Will Banks Allow Another Slew Of Oil Bankruptcies?
by Irina Slav via OilPrice.com,
Apr 21, 2017
Last week, U.S. banks boosted the borrowing bases for several independent energy companies, lifting spirits in the industry. The move was taken as a sign that lenders are beginning to share in the optimism that oil and gas producers have been enjoying since the beginning of the year, with prices staying above $50.
While some banks seem to be sharing some of the optimism, others are more cautious. A recent analysis from Bloomberg Gadfly’s Lisa Abramowicz reveals that a lot of energy companies with revolving credit lines are tapping deep into these resources. Abramowicz cites data from Bloomberg Intelligence that shows at least 11 companies have used up more than two-thirds of their credit lines.
Banks, Abramowicz says, do not like this, so they may well decide to cut the credit lines of companies they consider risky. They can afford to—exposure to the oil and gas industry is more modest than it was three years ago, and Abramowicz argues that lenders can afford to let some smaller companies go under.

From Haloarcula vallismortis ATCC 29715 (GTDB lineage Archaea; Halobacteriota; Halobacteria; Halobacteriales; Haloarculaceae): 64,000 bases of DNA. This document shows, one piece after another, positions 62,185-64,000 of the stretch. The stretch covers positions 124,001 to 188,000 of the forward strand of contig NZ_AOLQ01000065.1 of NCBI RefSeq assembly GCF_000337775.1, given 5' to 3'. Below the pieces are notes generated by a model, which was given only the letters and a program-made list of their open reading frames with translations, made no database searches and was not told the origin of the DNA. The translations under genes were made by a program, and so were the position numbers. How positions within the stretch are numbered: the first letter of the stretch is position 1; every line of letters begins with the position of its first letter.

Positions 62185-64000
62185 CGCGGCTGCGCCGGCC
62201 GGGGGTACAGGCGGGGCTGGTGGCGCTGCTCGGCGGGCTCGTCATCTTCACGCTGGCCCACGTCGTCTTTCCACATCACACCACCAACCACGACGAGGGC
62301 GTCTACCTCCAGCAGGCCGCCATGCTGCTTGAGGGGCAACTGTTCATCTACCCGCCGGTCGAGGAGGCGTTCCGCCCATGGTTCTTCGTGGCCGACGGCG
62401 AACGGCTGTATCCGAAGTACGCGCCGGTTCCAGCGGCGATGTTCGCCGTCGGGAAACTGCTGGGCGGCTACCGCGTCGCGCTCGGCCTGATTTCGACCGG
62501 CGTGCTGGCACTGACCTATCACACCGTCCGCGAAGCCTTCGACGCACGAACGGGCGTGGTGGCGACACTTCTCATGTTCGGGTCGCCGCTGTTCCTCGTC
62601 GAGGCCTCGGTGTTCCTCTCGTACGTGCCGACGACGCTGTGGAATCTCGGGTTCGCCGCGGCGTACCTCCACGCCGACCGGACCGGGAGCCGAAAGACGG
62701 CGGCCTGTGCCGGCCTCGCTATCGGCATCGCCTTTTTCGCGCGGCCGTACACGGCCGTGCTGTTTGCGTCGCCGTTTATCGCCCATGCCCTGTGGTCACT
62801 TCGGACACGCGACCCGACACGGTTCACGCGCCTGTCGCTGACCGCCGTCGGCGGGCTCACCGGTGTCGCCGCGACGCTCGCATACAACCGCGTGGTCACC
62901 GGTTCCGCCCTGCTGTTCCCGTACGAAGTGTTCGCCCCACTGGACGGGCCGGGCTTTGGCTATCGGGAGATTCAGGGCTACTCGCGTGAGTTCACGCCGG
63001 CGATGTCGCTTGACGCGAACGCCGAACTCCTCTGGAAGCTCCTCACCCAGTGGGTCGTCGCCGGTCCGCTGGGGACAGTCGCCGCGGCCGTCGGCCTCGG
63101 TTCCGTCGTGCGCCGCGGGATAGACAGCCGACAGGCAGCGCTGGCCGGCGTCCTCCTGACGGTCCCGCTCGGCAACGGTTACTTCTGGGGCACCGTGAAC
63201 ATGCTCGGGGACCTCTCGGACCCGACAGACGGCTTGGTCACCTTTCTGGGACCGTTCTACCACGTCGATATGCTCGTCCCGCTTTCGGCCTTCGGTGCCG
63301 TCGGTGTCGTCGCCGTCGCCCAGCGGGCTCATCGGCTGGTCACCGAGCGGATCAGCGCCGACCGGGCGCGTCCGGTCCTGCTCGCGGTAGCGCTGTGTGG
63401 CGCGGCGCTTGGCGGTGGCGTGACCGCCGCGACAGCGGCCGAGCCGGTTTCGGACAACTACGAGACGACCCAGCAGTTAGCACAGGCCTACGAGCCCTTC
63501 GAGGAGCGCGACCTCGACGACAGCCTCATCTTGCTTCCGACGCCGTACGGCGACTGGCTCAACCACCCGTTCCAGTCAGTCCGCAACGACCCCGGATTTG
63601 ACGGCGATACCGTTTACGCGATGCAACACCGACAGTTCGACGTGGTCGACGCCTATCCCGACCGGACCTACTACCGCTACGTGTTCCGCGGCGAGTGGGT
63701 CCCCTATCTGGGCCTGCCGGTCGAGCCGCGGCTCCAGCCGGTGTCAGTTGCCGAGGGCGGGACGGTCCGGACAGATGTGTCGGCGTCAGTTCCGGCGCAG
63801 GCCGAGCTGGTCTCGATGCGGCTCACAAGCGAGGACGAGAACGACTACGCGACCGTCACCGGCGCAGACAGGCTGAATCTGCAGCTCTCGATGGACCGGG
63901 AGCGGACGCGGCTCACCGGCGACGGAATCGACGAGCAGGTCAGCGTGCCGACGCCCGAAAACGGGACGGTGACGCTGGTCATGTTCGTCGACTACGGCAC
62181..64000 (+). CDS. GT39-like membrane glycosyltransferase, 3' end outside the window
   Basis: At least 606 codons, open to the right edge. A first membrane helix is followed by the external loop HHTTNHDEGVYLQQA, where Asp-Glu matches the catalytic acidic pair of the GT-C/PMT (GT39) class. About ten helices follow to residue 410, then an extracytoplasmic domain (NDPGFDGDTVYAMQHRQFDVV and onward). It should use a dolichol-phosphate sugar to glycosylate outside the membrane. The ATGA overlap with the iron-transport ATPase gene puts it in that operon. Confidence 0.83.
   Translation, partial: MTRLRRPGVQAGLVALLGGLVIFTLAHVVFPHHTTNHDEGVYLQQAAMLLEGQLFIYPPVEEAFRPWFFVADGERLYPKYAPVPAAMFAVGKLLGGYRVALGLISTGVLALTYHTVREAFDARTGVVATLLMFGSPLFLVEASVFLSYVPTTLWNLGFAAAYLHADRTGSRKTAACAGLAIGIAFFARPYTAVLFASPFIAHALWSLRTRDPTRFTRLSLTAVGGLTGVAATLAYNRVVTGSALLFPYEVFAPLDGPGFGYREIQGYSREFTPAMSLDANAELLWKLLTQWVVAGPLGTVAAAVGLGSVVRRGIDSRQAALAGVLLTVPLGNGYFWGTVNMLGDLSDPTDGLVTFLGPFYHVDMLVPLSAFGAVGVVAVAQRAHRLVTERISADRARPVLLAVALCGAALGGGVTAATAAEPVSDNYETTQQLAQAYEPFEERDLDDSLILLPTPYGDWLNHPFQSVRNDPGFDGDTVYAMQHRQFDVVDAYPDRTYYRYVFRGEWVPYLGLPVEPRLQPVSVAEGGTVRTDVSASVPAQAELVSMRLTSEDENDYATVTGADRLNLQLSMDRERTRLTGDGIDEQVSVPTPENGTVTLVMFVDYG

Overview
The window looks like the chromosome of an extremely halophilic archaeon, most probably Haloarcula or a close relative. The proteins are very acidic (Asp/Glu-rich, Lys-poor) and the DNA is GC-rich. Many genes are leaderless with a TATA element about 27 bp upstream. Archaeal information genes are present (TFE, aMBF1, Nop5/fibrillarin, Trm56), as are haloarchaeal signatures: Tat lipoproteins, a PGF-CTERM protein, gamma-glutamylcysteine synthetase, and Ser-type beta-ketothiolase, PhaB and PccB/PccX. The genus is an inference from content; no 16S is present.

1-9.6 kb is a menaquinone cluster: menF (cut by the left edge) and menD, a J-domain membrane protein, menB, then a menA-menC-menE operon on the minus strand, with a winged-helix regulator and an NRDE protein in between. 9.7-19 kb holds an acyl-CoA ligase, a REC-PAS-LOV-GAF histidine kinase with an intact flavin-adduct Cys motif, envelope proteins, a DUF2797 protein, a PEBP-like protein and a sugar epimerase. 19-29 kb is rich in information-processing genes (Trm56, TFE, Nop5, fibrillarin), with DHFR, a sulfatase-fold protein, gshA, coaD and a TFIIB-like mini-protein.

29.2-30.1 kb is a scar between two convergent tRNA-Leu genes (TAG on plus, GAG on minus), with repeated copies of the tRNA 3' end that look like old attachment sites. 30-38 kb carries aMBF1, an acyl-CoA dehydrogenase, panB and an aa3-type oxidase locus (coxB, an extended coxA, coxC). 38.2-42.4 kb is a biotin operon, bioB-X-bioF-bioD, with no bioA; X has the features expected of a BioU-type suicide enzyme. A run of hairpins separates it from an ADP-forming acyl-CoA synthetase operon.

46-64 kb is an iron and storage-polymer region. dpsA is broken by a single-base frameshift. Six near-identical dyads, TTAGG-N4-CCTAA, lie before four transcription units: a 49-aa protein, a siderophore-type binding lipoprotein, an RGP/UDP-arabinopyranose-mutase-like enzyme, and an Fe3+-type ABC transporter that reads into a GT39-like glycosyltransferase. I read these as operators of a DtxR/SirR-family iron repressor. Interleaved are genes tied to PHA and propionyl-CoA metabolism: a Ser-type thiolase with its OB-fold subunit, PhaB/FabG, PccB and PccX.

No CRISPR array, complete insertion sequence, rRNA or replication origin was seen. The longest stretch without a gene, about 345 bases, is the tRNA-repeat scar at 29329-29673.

The latest Haynes & Boone borrowing base survey reveals that banks believe a fifth of energy companies will see their borrowing bases cut this year. The industry is a bit more pessimistic, seeing the portion of companies to suffer credit line cuts at 27 percent.
Now, this could be interpreted in two ways. One is the optimistic way, which basically comes down to “It’s just 20 percent, the other 80 percent are doing well.” That’s certainly true, and the latest demonstration of the optimistic view came less than a moth before Haynes & Boone released their survey.